Laterality, Schizotypy, and Creativity

Atypical lateralization and greater involvement of the right hemisphere may help explain the heightened creativity associated with schizotypy.

The brains of people with schizophrenia evidence both structural and functional a typicalities, showing reduced hemispheric lateralization in comparison with healthy controls. Consistent with the proposed continuum between normal functioning and schizophrenia, with schizotypy representing “the less deviant bedfellow of ‘schizophrenia’,”, people with high levels of schizotypal traits also show evidence of reduced or reversed hemispheric asymmetry.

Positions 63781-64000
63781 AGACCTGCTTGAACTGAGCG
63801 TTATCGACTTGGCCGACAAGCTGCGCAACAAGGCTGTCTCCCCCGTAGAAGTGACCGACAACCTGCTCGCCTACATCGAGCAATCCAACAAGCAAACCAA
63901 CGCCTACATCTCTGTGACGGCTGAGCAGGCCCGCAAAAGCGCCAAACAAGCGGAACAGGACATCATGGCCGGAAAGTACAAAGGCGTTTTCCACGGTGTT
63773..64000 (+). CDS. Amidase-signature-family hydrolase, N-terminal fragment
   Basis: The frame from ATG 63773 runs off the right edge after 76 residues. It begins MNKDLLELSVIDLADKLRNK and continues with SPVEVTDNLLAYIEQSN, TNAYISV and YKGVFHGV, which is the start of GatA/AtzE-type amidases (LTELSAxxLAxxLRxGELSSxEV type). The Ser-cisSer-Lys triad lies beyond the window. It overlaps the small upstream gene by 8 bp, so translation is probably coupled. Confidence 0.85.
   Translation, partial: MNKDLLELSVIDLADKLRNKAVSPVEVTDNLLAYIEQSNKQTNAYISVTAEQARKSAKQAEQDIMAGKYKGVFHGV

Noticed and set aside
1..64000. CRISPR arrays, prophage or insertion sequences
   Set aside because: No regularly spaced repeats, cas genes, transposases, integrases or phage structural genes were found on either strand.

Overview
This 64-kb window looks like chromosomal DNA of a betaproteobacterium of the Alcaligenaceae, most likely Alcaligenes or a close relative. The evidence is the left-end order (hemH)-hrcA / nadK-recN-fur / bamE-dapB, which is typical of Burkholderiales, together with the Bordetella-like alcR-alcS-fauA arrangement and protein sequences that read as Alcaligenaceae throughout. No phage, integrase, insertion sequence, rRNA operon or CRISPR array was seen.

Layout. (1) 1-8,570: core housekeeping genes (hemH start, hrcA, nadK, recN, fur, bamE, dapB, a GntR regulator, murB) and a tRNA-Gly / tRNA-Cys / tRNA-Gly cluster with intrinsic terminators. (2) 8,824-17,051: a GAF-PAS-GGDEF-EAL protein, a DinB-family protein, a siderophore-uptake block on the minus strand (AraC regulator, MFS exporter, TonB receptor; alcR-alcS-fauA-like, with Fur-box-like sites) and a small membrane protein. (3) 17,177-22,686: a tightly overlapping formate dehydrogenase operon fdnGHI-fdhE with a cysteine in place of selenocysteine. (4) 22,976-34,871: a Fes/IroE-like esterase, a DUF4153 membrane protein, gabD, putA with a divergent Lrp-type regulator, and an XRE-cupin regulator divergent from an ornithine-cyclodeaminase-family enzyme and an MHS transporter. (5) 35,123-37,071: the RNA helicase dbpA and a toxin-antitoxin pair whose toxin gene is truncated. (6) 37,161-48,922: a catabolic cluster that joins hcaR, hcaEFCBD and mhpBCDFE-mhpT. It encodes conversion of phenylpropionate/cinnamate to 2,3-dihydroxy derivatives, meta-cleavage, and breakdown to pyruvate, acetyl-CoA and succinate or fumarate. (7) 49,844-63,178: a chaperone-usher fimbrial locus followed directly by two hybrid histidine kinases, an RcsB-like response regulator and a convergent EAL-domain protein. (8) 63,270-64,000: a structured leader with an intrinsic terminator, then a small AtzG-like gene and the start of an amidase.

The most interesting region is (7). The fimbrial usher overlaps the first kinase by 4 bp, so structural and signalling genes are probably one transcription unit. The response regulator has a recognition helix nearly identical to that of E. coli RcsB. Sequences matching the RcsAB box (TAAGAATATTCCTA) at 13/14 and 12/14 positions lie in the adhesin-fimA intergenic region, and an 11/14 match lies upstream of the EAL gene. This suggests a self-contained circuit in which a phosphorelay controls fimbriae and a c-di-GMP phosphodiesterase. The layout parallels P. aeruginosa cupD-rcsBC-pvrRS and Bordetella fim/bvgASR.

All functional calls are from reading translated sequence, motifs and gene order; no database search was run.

…Such findings imply greater than normal involvement of the right hemisphere in schizotypal individuals, consistent with research demonstrating a significant association between heightened creativity, schizotypy, and greater reliance on the right hemisphere…Whereas activation in the left hemisphere spreads in a focussed manner, consistent with a more narrow, focussed semantic network and a steep associational hierarchy, activation in the right hemisphere spreads in a broader, more diffuse way, potentially facilitating links between distant associations in a flat associational hierarchy.  Consequently, priming the left hemisphere with an ambiguous word (e.g., bank, scales) prompts activation of only the dominant meaning (e.g., money, weight); in contrast, priming the right hemisphere activates both dominant and subordinate associations (e.g., river, fish).